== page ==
Book Report: The Box

Sunday, January 7, 2007 7:32

Untitled DocumentThe Box Book CoverIf there is one book that I would suggest for the new year, it is The Box: How the Shipping Container Made the World Smaller and the Economy Bigger by Marc Levinson. Unlike The World is Flat by Tom Friedman, this book provides readers with tangible evidence of how the container shaped the world we live in today.

Critical now to global trade, the acceptance and widespread usage of the container is only recent, and it had to overcome a number of hurdles:

1) Government, Unions, and Regulations
2) Existing infrastructure and supply chains
3) Different container and ship designs

But for Malcolm Mcleen and others (Matson, APL, and Evergreen), there was little doubt that the container was the way of the future… and they were proved right as containers replaced break bulk shipments in just a matter of years as the primary method of shipment.

For those ports, cities, and/ or countries, the choice not to accept and invest in the container was costly. In the case of New York, Los Angeles, London, and other historically significant trade ports, entire manufacturing communities relocated following the inability of unions and city leaders to buy into the vision. Born from their inaction the cities like Rotterdam, Singapore, Long Beach and Alameda became critical ports and their economies boomed as a result.

When trying to put this book into context and find it’s China angle, I am drawn to where McLeen’s “there can be no doubt, however, that containerization eliminated of the of the key reasons for operating a factory in New York: ease of Shipment”. This statement for me offered two angles:

1) For China the container was one of the largest reasons that the last 20 years have seen such phenomenal growth. For without the container, the ability of manufacturers to send goods from mainland china to markets around the world would just not be possible. Volumes would not be able to scale, product damage rates would be unacceptable, and the amount of labor required to ship break bulk would eat away any savings from manufacturing in China.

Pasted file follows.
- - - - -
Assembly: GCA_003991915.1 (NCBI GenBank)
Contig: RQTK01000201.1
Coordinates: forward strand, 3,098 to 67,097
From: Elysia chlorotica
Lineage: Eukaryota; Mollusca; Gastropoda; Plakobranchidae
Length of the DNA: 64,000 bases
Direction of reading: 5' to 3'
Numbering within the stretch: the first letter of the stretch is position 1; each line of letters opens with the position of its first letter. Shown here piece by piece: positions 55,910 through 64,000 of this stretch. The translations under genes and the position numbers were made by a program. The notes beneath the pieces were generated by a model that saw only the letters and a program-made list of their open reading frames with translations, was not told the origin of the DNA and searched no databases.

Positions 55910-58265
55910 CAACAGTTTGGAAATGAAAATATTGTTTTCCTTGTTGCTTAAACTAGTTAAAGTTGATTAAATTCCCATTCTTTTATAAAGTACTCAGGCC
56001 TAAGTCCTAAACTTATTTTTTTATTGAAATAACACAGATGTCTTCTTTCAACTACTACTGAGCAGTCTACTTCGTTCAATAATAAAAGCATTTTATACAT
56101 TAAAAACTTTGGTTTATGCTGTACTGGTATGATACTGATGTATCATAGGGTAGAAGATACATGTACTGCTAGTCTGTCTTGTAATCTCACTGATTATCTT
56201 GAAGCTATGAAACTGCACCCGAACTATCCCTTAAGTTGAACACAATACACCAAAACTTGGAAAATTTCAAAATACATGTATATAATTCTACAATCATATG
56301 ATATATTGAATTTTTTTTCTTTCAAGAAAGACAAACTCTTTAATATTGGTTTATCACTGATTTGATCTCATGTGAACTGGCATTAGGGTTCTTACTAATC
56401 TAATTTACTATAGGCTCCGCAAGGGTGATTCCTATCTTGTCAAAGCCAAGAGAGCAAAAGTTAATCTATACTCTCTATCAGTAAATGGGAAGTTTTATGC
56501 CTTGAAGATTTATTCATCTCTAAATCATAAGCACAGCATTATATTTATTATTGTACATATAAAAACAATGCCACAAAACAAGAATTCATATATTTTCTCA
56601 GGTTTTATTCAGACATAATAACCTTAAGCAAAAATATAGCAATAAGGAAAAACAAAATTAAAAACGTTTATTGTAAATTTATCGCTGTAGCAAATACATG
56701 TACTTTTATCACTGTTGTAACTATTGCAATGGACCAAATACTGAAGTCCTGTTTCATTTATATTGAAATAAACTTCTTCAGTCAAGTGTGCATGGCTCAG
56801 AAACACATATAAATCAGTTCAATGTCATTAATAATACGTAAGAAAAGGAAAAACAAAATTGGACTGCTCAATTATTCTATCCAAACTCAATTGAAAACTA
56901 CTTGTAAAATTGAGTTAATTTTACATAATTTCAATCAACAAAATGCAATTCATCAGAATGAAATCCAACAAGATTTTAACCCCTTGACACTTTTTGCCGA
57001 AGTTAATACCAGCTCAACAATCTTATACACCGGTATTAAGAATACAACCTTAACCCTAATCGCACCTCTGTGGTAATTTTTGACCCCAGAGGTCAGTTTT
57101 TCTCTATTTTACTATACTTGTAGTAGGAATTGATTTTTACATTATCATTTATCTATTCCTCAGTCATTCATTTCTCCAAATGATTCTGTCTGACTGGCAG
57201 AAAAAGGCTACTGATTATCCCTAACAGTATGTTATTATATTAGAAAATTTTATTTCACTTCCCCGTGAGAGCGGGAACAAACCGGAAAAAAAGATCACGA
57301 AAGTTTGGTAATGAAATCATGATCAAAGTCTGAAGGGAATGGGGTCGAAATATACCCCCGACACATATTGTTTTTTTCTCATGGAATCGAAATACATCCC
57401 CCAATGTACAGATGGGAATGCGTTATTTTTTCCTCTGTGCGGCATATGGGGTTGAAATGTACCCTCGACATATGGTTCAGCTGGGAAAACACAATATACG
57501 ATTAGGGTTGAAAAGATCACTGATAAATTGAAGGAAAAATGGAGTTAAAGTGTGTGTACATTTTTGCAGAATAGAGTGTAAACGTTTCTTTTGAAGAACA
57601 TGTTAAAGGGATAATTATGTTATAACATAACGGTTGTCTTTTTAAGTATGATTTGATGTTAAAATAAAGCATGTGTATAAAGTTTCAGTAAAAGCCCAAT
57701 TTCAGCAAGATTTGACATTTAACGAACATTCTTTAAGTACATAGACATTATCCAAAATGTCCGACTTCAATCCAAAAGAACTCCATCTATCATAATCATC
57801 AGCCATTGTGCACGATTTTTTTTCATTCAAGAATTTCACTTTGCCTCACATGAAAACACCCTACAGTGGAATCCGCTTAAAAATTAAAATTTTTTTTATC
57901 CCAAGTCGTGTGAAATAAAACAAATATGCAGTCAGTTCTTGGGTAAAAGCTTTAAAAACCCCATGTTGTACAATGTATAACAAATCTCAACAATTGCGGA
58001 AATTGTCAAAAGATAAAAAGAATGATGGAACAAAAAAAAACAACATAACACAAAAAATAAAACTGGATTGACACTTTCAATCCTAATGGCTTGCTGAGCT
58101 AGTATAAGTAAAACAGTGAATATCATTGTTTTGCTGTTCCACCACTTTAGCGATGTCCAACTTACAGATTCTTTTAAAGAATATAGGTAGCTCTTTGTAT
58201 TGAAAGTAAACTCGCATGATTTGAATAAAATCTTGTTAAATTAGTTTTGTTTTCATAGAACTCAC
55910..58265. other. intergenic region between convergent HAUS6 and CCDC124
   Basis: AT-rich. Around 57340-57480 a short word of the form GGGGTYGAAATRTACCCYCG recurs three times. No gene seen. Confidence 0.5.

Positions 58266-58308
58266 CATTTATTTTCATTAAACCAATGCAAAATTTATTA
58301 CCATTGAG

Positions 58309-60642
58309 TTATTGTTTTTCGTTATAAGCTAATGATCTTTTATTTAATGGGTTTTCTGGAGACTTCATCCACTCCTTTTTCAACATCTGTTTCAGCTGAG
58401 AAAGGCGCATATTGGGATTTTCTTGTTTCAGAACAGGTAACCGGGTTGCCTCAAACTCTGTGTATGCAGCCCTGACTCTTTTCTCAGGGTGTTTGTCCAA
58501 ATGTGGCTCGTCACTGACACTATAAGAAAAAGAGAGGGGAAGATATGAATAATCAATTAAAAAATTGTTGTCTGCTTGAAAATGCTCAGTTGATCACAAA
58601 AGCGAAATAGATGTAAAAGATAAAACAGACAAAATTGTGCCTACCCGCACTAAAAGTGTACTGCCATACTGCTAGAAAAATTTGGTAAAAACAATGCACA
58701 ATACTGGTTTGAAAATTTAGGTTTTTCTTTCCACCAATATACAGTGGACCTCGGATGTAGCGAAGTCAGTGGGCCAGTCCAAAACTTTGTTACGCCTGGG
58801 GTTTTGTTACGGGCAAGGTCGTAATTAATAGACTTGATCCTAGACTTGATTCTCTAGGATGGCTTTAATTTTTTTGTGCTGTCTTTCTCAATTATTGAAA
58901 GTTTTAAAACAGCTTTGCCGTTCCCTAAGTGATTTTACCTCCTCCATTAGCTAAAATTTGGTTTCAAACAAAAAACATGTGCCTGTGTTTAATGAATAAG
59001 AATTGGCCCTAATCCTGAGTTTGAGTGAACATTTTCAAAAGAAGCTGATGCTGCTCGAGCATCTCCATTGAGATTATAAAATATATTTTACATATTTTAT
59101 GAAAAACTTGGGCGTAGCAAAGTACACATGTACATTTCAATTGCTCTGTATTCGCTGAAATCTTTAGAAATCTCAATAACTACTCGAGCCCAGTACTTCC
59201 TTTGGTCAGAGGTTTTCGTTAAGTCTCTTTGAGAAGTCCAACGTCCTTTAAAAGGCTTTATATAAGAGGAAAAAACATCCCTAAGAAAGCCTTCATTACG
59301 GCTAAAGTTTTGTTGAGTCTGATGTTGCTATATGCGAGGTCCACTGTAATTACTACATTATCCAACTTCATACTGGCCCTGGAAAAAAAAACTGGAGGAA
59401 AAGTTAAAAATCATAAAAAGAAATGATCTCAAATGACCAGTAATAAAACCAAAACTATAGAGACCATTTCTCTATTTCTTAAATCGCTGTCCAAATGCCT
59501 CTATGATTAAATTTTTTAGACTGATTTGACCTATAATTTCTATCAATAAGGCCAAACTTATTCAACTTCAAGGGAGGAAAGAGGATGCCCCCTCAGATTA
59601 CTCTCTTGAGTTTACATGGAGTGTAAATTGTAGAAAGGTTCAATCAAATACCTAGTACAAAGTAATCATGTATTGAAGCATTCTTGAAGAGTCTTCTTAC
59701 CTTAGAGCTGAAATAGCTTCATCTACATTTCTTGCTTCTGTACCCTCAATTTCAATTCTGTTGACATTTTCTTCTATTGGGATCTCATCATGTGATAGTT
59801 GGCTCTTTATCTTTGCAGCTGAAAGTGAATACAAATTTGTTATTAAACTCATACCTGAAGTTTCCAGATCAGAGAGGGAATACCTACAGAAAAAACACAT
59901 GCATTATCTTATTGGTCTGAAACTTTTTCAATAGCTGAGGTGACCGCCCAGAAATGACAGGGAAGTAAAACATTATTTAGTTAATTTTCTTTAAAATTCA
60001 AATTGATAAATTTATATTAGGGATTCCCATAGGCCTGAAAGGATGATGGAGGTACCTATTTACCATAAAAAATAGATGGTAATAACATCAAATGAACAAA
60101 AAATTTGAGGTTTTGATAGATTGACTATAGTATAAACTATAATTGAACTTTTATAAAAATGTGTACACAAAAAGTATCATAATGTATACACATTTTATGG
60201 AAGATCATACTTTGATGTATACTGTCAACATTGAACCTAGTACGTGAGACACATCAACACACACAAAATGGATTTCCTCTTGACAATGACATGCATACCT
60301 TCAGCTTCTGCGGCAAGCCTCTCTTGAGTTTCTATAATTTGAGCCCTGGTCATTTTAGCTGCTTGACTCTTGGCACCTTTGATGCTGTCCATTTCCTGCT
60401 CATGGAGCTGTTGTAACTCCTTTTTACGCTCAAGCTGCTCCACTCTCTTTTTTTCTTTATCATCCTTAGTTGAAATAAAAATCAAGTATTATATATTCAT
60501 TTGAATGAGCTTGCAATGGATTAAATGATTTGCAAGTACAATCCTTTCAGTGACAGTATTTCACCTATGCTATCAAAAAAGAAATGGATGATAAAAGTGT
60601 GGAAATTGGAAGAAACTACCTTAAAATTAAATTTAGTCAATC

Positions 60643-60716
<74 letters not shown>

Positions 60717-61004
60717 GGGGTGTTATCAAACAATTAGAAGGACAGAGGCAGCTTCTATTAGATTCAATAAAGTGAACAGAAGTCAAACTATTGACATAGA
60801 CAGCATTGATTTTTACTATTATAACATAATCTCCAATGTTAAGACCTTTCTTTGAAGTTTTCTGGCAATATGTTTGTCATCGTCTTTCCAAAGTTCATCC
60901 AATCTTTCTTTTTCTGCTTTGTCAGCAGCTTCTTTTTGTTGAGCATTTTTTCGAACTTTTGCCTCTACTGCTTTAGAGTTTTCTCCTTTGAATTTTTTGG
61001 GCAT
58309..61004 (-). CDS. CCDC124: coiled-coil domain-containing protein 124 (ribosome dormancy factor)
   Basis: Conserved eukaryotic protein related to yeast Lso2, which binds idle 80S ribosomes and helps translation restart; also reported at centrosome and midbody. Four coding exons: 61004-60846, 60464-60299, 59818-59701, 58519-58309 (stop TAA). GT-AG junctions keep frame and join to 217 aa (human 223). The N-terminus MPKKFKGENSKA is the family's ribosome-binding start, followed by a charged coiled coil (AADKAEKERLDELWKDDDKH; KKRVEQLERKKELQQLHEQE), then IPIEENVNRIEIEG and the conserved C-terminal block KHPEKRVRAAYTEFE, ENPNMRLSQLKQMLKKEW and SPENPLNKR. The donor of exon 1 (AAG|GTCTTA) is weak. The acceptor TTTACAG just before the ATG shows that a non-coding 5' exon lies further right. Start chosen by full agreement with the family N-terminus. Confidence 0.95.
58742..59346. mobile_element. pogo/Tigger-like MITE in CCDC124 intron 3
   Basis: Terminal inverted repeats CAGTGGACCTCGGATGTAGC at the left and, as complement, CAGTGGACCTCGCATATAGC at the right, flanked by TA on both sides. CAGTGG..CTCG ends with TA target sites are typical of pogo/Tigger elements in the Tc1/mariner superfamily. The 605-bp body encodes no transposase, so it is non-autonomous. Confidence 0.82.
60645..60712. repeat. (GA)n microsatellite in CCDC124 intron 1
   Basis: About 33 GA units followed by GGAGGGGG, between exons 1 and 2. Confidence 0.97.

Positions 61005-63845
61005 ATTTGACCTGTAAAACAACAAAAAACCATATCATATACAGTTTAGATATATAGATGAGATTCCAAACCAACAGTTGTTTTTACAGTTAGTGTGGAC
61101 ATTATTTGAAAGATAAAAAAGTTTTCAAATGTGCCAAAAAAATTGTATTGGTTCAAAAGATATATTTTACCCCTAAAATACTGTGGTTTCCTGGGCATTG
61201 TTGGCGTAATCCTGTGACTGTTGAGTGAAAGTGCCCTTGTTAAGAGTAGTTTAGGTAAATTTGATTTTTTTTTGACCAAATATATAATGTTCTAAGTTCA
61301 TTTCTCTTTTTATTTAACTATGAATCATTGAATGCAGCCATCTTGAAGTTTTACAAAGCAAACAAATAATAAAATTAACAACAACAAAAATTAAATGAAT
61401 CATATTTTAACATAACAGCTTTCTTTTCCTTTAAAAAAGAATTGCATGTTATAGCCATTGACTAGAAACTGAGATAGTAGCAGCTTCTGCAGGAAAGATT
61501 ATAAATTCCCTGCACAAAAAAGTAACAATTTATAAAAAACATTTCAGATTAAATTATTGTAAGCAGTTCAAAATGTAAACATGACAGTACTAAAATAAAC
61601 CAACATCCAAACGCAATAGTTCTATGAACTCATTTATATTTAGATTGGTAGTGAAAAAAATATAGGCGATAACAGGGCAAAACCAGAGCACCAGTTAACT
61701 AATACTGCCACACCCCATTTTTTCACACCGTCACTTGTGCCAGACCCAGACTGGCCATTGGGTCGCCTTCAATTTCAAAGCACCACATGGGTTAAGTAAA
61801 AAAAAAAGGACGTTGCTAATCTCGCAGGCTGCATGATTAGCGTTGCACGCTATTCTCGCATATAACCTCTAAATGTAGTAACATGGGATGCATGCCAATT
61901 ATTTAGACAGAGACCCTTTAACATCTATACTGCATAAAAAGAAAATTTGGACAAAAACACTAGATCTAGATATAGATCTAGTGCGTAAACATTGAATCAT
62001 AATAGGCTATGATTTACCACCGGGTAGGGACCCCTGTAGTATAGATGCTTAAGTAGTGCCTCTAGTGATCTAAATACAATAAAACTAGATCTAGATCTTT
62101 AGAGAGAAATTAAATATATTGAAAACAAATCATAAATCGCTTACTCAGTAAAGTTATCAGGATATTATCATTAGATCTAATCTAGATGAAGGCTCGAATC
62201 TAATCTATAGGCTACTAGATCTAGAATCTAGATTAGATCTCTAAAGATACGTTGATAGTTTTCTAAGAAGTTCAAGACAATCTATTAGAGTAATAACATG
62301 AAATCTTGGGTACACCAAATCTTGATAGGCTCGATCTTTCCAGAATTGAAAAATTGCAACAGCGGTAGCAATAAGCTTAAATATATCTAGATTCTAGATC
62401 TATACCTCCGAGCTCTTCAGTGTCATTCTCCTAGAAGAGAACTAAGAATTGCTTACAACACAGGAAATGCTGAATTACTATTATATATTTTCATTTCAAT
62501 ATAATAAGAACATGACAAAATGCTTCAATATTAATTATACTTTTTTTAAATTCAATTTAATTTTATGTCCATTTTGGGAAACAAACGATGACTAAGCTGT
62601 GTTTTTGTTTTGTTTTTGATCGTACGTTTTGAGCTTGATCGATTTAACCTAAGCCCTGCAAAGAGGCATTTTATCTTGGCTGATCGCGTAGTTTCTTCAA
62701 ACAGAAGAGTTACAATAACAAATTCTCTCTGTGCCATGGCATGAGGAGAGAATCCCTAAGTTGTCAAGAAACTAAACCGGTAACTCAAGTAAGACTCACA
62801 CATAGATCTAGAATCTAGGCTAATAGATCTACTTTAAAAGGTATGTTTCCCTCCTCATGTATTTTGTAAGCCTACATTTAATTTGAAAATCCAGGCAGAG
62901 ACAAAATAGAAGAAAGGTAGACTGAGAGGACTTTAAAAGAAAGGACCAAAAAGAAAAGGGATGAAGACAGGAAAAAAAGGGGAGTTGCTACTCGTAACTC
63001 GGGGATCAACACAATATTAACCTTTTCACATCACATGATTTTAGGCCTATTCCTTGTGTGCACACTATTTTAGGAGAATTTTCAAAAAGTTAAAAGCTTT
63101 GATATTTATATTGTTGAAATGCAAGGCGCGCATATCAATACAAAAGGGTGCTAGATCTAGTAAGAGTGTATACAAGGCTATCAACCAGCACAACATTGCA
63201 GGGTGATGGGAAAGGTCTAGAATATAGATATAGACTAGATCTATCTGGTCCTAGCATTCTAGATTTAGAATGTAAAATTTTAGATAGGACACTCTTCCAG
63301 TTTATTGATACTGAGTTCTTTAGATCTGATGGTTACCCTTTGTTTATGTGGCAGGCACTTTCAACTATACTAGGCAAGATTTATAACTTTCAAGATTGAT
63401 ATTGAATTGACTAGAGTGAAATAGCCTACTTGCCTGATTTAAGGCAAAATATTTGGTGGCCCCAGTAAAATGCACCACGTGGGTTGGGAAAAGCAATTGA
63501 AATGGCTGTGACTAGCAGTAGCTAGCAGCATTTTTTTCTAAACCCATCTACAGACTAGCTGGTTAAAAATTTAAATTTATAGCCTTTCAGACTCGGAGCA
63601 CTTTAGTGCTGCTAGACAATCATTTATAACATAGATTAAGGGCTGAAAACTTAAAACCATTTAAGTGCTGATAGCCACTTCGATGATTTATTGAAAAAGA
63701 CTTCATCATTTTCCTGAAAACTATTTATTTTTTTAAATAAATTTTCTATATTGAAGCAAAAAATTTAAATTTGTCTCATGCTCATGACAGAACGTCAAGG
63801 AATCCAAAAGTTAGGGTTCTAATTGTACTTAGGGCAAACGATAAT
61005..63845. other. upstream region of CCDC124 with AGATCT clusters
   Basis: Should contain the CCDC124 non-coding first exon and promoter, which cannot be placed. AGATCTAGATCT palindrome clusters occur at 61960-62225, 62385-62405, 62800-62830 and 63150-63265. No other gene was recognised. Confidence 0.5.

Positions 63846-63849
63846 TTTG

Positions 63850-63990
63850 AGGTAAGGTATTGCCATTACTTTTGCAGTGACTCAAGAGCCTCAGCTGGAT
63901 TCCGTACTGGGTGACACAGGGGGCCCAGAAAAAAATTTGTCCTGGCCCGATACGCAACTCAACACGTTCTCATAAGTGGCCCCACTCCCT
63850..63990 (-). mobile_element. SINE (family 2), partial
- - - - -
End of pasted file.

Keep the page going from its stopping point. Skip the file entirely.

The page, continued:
2) The future of China will required balanced growth, and in my mind, the container will drive that internally to China as containerized ships begin servicing cities along the Yangtze (Chongqing, Wuhan, and dozens of others that will invest in container ports facilities). As the service comes online, and as the costs of manufacturing rise on the east coast, the movement of manufacturing inland will grow stronger.

This book is a must read for those looking to gain an insight into how global trade can from an operational perspective. while not a China specific book, I have as a result of reading this book reviewed a couple of theories I had about China’s future development.

To see what others are saying about the book, go to Amazon (current rating by 16 reviewers is 4.5 stars)

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2 Responses to “Book Report: The Box”

  1. The Box - History of the Ocean Container » Third Party Logistics News - 3plwire says:

    January 12th, 2007 at 3:54 pm

    […] Allroadsleadtochina has an excellent article about “The Box”; a book about the history of the ocean container and it’s impact on world trade. Allroadsleadstochina comments on how the “box” contributed to China’s extraordinary growth over the last 20 years. Check out allroadsleadtochina for the entire article as well as a link to purchase the book on Amazon.com. I’m looking forward to reading this book next month. Archived in Useful Links, Education | Trackback | del.icio.us | Top Of Page [EMail This Post] […]

  2. Freight Security in China. Don’t Let Your Goods Go Missing | Top China Suppliers says:

    July 26th, 2007 at 9:35 pm

    […] through containerized freight many of the issues related to damage and loss have been mitigated (see Book Report: The Box to learn more about benefit the container brought the […]

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